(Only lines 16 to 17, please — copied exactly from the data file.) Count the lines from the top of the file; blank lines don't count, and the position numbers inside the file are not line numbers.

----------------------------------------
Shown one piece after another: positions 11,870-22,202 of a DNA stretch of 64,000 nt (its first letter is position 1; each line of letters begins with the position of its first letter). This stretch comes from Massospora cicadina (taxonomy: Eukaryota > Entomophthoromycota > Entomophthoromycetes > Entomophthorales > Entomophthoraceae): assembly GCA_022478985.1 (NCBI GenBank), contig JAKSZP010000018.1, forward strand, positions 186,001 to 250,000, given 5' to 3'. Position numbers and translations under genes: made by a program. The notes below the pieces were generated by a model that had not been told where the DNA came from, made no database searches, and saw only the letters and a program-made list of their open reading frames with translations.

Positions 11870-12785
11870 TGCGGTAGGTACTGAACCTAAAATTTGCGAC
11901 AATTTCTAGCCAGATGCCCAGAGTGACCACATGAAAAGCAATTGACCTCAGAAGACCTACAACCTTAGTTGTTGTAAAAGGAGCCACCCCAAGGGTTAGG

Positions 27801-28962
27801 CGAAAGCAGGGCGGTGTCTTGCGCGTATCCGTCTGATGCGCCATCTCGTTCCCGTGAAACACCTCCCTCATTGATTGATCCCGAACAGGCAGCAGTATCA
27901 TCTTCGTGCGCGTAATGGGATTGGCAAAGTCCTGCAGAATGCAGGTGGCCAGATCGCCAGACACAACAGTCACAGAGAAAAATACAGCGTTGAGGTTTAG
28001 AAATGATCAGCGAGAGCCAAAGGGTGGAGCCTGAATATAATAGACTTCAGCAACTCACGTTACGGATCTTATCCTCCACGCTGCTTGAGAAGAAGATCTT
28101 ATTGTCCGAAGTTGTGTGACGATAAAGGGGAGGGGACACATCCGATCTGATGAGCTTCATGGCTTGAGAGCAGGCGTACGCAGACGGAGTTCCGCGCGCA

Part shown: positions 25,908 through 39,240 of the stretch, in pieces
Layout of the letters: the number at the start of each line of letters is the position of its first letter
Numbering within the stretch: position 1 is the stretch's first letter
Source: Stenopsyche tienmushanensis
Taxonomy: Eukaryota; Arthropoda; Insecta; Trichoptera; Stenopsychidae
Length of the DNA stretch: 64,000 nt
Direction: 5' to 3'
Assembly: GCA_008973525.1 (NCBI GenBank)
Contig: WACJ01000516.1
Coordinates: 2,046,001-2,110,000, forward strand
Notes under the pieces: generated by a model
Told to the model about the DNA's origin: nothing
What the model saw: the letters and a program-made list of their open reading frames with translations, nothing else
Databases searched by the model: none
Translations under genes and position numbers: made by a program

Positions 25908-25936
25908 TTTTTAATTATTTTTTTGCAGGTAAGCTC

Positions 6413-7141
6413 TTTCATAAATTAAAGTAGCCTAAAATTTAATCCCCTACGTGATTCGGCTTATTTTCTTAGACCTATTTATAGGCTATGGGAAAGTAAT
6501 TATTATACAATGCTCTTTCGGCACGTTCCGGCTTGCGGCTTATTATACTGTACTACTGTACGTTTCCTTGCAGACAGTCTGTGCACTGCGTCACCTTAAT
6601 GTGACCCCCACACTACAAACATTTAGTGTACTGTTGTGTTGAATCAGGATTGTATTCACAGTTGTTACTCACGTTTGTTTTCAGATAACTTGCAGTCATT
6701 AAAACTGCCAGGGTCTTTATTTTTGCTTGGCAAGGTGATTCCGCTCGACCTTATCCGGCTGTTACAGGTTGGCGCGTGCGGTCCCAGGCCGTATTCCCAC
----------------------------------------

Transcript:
Direction: 5' to 3'
Assembly: GCA_008973525.1 (NCBI GenBank)